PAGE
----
Everest Academy’s Service Program Challenges Students to Make a Difference

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Everest Academy in Lemont, a Catholic School of Academic Excellence, helps its students develop a ‘heart for service’ by offering a robust program of community outreach projects.

Everest second grade students collect coats for those in need.

It’s beautiful to see the way the students have grown and matured through the various service projects. There’s an inner desire to serve, and a real sense of responsibility that blossoms in them.

Everest Academy in Lemont, an independent Roman Catholic school in Lemont, helps its students develop a ‘heart for service’ by offering a robust program of community outreach projects.

The extensive outreach program at Everest complements the rigorous academic curriculum, helping the school achieve its goal of a well-rounded education for leadership. Each grade at Everest, including the preschool, takes on an age-appropriate service-related project during the course of the academic year. These so-called “apostolic projects,” named for the Catholic term “apostolic” which signifies helping others out of love for God, help awaken in the students a sense of social responsibility and a desire to help those in situations of suffering or injustice.

This year the projects taken on by each grade included outreach to the needy or lonely of the community for the middle school students (grades 5 – 8), while the lower school (K – 4) took on projects to show appreciation to those in our community who dedicate their lives to serve and protect others both locally and abroad. The middle school’s outreach projects included visiting the elderly residents at Alvernia Manor, a retirement community in Lemont; Zacchaeus House, a not-for-profit home for disadvantaged men in Chicago; and “Feed My Starving Children,” an international non-profit Christian organization with a shelter in Aurora that offers free meals to those in need. The lower school took on projects such as adopting the Lemont police officers, fire-fighters, service men and women, and veterans, and sending cards and treats to show gratitude for their service. The Kindergarten is currently collecting toys and books for the new Children’s Memorial hospital, the Ann & Robert H. Lurie Hospital of Chicago, to open in June 2012.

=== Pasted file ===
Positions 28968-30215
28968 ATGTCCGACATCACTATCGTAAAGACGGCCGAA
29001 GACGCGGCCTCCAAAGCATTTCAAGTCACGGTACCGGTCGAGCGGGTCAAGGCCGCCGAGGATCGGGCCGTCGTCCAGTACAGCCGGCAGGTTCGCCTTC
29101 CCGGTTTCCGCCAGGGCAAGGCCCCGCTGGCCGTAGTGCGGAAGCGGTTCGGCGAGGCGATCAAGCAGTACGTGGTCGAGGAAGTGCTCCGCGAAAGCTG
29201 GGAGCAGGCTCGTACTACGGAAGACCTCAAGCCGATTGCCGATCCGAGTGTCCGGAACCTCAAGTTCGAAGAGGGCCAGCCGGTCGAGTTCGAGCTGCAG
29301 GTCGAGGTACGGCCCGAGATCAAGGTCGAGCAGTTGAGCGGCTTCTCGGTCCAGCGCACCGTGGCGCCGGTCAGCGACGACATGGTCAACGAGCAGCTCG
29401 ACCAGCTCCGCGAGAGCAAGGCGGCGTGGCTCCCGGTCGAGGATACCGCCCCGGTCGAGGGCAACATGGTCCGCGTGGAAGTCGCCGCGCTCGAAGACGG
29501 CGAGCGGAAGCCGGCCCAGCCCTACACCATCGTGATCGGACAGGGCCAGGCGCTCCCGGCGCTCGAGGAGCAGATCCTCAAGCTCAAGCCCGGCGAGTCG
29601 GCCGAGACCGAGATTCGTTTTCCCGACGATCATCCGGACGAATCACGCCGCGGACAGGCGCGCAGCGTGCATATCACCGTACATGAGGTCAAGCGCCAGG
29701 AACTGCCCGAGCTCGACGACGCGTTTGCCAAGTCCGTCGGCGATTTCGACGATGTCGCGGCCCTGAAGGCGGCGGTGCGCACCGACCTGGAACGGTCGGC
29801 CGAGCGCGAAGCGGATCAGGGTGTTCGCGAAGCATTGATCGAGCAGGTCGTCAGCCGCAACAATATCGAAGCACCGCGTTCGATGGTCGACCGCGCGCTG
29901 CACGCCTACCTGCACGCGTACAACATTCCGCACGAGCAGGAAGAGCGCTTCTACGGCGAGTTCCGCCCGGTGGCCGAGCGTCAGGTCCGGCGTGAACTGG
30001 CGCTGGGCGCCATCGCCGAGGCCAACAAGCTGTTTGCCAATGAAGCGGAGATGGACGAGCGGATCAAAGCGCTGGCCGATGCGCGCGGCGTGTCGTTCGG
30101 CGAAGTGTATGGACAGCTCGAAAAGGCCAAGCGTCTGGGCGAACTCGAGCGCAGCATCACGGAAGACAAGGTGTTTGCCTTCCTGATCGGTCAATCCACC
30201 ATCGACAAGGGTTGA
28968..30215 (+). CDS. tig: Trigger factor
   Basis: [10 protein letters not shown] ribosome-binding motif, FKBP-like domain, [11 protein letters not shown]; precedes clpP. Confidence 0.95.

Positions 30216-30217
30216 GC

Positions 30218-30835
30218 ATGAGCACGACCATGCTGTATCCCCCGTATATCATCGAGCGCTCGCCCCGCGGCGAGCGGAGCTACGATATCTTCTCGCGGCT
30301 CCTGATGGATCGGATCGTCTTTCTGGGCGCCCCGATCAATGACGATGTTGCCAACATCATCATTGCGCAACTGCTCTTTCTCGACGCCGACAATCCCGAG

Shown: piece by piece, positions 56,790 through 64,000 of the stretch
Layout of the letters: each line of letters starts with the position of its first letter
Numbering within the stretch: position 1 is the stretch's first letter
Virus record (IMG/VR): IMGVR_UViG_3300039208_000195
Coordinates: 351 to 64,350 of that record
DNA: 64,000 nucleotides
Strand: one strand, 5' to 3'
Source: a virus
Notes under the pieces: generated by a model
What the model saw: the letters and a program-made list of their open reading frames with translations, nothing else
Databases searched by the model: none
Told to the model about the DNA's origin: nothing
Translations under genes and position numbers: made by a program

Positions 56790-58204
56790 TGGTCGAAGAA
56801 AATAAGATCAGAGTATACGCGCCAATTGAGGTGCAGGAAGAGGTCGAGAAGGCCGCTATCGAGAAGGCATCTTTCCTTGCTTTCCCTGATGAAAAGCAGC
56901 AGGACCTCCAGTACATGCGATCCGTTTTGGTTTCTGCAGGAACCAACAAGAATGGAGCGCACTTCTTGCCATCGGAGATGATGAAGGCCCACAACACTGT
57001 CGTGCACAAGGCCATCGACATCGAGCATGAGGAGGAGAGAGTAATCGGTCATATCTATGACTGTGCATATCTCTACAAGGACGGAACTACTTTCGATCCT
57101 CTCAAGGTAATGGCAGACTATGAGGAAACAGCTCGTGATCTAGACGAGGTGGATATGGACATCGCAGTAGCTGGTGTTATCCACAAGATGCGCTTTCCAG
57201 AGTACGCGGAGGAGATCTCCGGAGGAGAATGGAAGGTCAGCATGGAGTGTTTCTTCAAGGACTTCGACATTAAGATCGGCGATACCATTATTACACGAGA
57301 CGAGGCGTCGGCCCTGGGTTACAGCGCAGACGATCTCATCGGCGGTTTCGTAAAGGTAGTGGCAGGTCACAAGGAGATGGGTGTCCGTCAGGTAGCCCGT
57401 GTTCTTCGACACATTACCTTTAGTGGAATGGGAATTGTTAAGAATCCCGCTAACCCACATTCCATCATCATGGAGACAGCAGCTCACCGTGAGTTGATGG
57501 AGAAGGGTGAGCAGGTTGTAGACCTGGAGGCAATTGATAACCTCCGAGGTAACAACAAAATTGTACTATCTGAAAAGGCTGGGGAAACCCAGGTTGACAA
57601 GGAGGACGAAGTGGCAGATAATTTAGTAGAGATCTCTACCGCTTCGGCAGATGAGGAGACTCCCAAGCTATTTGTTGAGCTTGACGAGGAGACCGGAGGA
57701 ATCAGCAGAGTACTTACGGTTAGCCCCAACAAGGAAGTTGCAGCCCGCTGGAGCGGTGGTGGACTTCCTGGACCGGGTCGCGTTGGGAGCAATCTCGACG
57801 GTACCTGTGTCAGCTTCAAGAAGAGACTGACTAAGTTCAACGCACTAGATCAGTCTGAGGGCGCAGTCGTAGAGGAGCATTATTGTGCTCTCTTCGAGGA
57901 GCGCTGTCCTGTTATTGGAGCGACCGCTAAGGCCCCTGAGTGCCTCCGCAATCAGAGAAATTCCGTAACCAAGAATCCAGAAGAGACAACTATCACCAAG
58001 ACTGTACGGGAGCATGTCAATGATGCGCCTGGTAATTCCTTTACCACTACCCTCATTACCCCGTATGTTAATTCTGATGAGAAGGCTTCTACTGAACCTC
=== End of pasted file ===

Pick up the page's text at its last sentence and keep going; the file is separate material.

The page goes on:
“The students work on these service projects throughout the year, and there are other projects as well that the entire school takes part in,” says Ms. Molly Maher, Dean of Students at Everest Academy, who helps coordinate the apostolic projects at Everest. For example, the Change 4 Change program collects money each month that the students send to needy children in Mexico, to help fund their education.

“It’s beautiful to see the way the students have grown and matured through the various service projects” says Mrs. Rose Thomas of Woodridge, whose daughter Libby has attended Everest since preschool and will graduate from the 8th grade this month. “There’s an inner desire to serve, and a real sense of responsibility that blossoms in them.” Besides the projects that she has undertaken at Everest, Libby Thomas is one of many students who take the responsibility of service to those in need beyond school hours. For the last three years she has chosen to hold her birthday celebration at “Feed My Starving Children” in Aurora, where she and her friends help serve meals to the needy.

Another student, Mia Wiggins, had a great idea for her sixth birthday this spring. Instead of traditional birthday presents, she asked her guests to provide cash donations for the homeless, and contributed her gifts and other toys to the Catholic Charities of Chicago office because of their work with the homeless and needy of the community. The Catholic Charities of Chicago southwest office, located in Worth, offers comprehensive services to the needy and disadvantaged in the area, including food, counseling, employment services, and housing. Mr. Jeff Simms, regional director for Catholic Charities of Chicago, confirmed that Mia’s donation of money, food, and toys went to St. Blase parish in Summit, which offers a food pantry, evening meal, childcare, and other services to those in need. At six years old, “Mia was definitely our youngest donor yet,” said Mr. Simms.

Everest Academy gives great importance to making students aware of social realities and of their call to respond in service out of love, and strives to awaken in students a sense of social responsibility that will continue to grow throughout their lives. The success of the program can be seen in the response of the students. All of the students in the 8th grade graduating class say that they will continue to take on leadership roles in service work after leaving Everest.

Everest Academy is an independent Roman Catholic school in Lemont educating children from preschool through eighth grade. The teachers and staff are dedicated to forming the whole child by providing the highest level of academics, by building strong character, and by preparing generous leaders ready to serve the community. If you would like to learn more about Everest Academy’s approach to education, please contact Heidi Matelich at 630-243-1995 or visit http://www.everestadvantage.org.

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